Iran signals nuclear deal move with EU

Iran signals nuclear deal move with EU

Iran will respond officially to the European Union's proposal to reviving the 2015 nuclear accord by the end of Monday, signaling it may be close to a deal with the US that could restore Iranian oil exports to global markets.

Iran's Foreign Minister Hossein Amirabdollahian said that if the US shows a realistic approach and flexibility, we can reach an agreement in the next few days.

Oil extended losses as traders weighed the possibility of more Iranian supply and concerns about Chinese demand. West Texas Intermediate dropped near $87 a barrel, falling as much as 5.7%.

If our latest points are met, we have told the US we are ready to enter the phase of announcing the deal, and have a meeting of foreign ministers in Vienna on final conclusions, if our latest points are met, Amirabdollahian told reporters in a briefing in Tehran.

Neither the EU nor the US have responded to the minister's comments, as they are the main coordinator and mediator in the nuclear negotiations. The final draft text was proposed by the bloc last week, which it said represents the last remaining hope of rescuing the deal.

Additional oil from Tehran may be a welcome relief for consumers who have been hit by record fuel prices this summer as global output struggles to keep pace with the post-pandemic rebound in demand. Crude supplies have been under pressure due to international sanctions from Russia and the shift from expensive natural gas to oil in power generation.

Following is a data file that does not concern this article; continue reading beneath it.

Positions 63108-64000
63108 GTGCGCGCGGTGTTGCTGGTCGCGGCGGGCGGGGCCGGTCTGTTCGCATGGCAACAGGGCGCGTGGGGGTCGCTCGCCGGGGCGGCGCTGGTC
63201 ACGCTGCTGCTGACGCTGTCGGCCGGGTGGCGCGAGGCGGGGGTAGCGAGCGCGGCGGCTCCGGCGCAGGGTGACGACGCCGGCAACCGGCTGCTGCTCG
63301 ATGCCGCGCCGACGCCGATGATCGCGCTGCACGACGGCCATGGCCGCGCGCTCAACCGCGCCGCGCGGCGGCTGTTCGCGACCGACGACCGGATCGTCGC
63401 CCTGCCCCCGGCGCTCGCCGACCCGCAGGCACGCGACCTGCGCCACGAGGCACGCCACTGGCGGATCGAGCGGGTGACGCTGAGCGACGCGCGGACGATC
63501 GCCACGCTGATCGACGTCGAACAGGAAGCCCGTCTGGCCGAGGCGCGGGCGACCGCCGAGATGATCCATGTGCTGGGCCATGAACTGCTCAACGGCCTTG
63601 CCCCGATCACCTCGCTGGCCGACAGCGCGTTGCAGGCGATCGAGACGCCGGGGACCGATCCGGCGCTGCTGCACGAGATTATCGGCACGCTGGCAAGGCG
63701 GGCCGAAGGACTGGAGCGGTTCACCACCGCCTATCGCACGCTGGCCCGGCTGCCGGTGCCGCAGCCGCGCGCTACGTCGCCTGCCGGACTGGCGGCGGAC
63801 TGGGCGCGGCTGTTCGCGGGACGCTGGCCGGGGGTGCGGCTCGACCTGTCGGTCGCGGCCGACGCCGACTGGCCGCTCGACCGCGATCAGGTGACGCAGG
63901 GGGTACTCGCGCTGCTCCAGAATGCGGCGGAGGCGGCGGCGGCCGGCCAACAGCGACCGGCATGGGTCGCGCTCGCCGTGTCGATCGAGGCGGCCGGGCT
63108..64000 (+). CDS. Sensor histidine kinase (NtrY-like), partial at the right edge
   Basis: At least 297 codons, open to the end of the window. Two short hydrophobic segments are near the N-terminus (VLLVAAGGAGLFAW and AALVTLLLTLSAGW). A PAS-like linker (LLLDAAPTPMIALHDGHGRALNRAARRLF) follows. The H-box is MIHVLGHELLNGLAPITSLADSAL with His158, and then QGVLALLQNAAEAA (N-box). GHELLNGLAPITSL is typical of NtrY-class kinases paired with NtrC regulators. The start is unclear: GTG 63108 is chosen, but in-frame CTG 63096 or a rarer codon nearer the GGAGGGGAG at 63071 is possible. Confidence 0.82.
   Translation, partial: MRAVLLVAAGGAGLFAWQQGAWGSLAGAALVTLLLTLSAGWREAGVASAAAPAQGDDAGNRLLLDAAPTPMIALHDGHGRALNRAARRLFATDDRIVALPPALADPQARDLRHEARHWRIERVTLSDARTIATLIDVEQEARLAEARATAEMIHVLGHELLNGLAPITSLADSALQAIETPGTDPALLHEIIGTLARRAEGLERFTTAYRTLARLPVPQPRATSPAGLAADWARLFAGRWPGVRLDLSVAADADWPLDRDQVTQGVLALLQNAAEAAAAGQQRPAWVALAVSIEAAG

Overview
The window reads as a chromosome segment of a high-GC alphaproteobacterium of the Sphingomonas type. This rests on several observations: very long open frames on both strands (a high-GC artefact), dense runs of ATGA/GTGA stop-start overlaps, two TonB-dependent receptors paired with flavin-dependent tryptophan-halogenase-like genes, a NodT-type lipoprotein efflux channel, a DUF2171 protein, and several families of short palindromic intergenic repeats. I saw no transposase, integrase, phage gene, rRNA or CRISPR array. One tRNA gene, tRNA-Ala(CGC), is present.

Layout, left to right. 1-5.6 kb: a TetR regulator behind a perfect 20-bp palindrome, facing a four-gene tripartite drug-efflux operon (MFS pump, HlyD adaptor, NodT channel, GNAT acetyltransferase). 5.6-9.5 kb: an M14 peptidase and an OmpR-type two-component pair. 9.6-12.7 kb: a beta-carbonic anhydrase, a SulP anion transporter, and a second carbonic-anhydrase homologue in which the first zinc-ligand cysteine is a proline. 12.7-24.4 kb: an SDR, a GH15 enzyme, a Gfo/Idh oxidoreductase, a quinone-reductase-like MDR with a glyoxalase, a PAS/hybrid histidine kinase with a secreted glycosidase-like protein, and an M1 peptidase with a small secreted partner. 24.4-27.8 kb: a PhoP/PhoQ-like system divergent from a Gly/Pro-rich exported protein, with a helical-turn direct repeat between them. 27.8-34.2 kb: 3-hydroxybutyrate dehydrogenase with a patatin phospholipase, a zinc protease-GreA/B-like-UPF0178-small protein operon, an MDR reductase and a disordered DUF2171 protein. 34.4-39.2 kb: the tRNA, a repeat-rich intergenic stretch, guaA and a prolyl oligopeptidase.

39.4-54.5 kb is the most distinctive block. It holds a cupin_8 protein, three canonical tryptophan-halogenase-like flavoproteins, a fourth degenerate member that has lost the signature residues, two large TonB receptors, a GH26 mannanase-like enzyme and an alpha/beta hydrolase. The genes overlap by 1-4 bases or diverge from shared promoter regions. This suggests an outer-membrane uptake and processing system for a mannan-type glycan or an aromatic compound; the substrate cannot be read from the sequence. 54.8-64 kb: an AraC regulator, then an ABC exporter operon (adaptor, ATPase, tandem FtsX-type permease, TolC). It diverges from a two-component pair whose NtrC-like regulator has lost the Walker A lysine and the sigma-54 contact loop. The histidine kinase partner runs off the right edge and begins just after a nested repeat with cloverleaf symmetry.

In 2018 the Trump administration reimposed sanctions on Iran's economy, including its oil sales, which caused tensions across the Persian Gulf. Tehran increased its uranium enrichment to near levels that are required for a weapons program.

Amirabdollahian hinted that his country was willing to make concessions. Iran was ready to lose some things on the nuclear side to gain some things, he said. That comment could suggest a softerening of earlier positions related to international nuclear inspections that had deadlocked the latest round of talks.

In an editorial from Iran's leading hardline newspaper Kayhan, which is widely seen as a reflection of the positions of Supreme Leader Ayatollah Ali Khamenei, said that murmurs of an agreement can be heard from all corners. Other news outlets in Iran interpreted that as a sign that a deal has the top cleric's approval.

Negotiations with world powers have dragged on for almost 18 months, dogged by political disputes over terrorism sanctions, Iranian demands for guarantees the US won't renegotiate the deal, Russia's war on Ukraine and inspections by the International Atomic Energy Agency.

Even though there were signs of progress toward a diplomatic deal, events elsewhere have underlined the enmity between Iran and the US.

In the past five days the US charged an Iranian national with planning to kill former presidential aide John Bolton in retaliation for Washington's deadly drone attack on a top Iranian general in January 2020, while the US officials have condemned Iranian hardliners for celebrating last Friday's violent knife attack on writer Salman Rushdie.